Search - Buffy the Vampire Slayer - The Complete Second Season (Slim Set) on DVD

Buffy the Vampire Slayer  - The Complete Second Season (Slim Set)
Buffy the Vampire Slayer - The Complete Second Season
Slim Set
Actors: Sarah Michelle Gellar, Nicholas Brendon, Alyson Hannigan, Charisma Carpenter, David Boreanaz
Directors: Bruce Seth Green, David Greenwalt, David Semel, David Solomon, Deran Sarafian
Genres: Drama, Horror, Science Fiction & Fantasy, Television
2006     16hr 30min

THE CHOSEN ONE HAS ONLY JUST BEGUN... Now you can own the entire second season of BUFFY THE VAMPIRE SLAYER. All 22 classic episodes are available for the first time in this exclusive 6-disc collector's edition. From "When...  more »

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Movie Details

Actors: Sarah Michelle Gellar, Nicholas Brendon, Alyson Hannigan, Charisma Carpenter, David Boreanaz
Directors: Bruce Seth Green, David Greenwalt, David Semel, David Solomon, Deran Sarafian
Genres: Drama, Horror, Science Fiction & Fantasy, Television
Sub-Genres: Drama, Horror, Science Fiction & Fantasy, Drama
Studio: WB Television Network, The
Format: DVD - Color
DVD Release Date: 05/30/2006
Original Release Date: 03/10/1997
Theatrical Release Date: 03/10/1997
Release Year: 2006
Run Time: 16hr 30min
Screens: Color
Number of Discs: 6
SwapaDVD Credits: 6
Total Copies: 6
Members Wishing: 0
Edition: Box set
Languages: English

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Member Movie Reviews

Dylan W. from LEWISTON, ME
Reviewed on 1/13/2013...
The season that made me love the show.
after they get better and better
1 of 1 member(s) found this review helpful.
Marcia W. (mogie) from ROSEBURG, OR
Reviewed on 8/16/2009...
This is where Angel breaks Buffy's heart. Awesome.
0 of 1 member(s) found this review helpful.

Movie Reviews

Incredible (spoilers below)
Arkaan Semere | 03/09/2002
(5 out of 5 stars)

"The second season continued one what was successfully started in the first season. The second season is a lot more ambitious (remember, the first season only had twelve episodes, unlike the rest which had 22). The story arcs in the second season are brilliant. The romance between Angel and Buffy reached gothic heights with Surprise/Innocence (Surprise is astonishing). When Angel turns bad, David Boreanaz manages to do a sensational job of acting the transition (the episodes "Passion" and "I Only Have Eyes For You" are incredible in detailing this, and Buffy's reaction). Willow's romance with Oz is wonderful, and Giles attachment to Jenny Calendar a welcome addition. This show still manages to be surprisingly funny (as seen in Halloween, and Bewitched Bothered and Bewildered) and packs a wallop (the two part season ender, Becoming I & II, are essential viewing for any Buffy fans. They are incredibly moving). Yes, there are some clunkers (Killed by Death, Bad Eggs), but they are more than redeemed. My favourites are: Becoming I & II, Surprise/Innocence, I Only Have Eyes for You, Passion, School Hard, When She Was Bad, and Lie To Me For a show set in high school, the writers have neatly side-stepped making a caricature of Anthony Stewart Head's librarian/Watcher Giles. His befuddled sexiness is immensely appealing. Alyson Hannigan's performance as wallflower Willow blooming into a witch (her growing powers are smartly charted by writers all the way through season six) is strong, and having the animosity between Xander and Cordelia boil over into lust was a masterstroke. Finally, we have to give the star her due. Sarah Michelle Gellar proved with this season that she's actually a capable actress, both with comic timing (Halloween) and pathos (Surprise/Innocence). The second season was an immense improvement over the first season (a solid debut) and the quality continues. In my mind, the second and third season need to be bought together (or at least both bought). Story arcs introduced in the second season are wrapped up in the third season. Buy this set, you won't be disappointed."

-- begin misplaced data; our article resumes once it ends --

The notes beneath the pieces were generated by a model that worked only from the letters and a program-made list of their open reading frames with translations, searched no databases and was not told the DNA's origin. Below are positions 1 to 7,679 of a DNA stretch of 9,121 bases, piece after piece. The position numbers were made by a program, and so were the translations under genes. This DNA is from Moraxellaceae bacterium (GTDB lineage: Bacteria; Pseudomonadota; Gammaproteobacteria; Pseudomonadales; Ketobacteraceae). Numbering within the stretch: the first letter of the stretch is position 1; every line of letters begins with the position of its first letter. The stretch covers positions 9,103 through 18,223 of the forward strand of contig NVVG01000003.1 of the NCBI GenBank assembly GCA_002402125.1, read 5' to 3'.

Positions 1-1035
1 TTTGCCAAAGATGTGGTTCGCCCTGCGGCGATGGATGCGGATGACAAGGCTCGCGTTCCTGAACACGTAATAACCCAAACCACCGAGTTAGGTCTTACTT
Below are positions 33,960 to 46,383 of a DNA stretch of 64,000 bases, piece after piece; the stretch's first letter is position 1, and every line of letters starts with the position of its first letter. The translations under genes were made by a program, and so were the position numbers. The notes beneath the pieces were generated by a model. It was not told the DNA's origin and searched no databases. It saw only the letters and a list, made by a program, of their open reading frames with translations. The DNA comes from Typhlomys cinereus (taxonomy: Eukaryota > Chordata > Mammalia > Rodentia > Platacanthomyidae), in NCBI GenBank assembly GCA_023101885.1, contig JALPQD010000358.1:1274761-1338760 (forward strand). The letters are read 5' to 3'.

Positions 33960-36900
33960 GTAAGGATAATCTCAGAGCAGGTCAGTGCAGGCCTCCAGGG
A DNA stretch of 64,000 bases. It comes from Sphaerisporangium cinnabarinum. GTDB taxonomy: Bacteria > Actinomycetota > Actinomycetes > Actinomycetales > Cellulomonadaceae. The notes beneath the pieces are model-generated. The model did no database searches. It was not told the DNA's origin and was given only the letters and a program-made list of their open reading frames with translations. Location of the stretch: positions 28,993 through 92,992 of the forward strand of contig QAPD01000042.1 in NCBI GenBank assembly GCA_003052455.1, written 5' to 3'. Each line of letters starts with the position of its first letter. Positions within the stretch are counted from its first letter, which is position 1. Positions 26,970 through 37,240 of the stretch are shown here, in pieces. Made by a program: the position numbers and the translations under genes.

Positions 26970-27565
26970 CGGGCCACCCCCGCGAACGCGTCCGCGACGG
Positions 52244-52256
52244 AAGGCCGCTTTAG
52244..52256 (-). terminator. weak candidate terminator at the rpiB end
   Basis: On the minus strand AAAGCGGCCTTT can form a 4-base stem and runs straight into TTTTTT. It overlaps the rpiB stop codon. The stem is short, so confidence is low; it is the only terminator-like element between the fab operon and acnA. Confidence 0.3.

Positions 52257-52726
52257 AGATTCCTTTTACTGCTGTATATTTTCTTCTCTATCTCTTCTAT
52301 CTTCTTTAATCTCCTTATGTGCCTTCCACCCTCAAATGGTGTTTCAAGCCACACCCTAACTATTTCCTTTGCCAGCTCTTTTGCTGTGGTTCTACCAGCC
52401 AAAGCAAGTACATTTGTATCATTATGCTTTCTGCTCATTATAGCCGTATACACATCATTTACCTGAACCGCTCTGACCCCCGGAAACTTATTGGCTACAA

The operatic second season of "Buffy the Vampire Slayer"
Lawrance M. Bernabo | The Zenith City, Duluth, Minnesota | 03/13/2002
(5 out of 5 stars)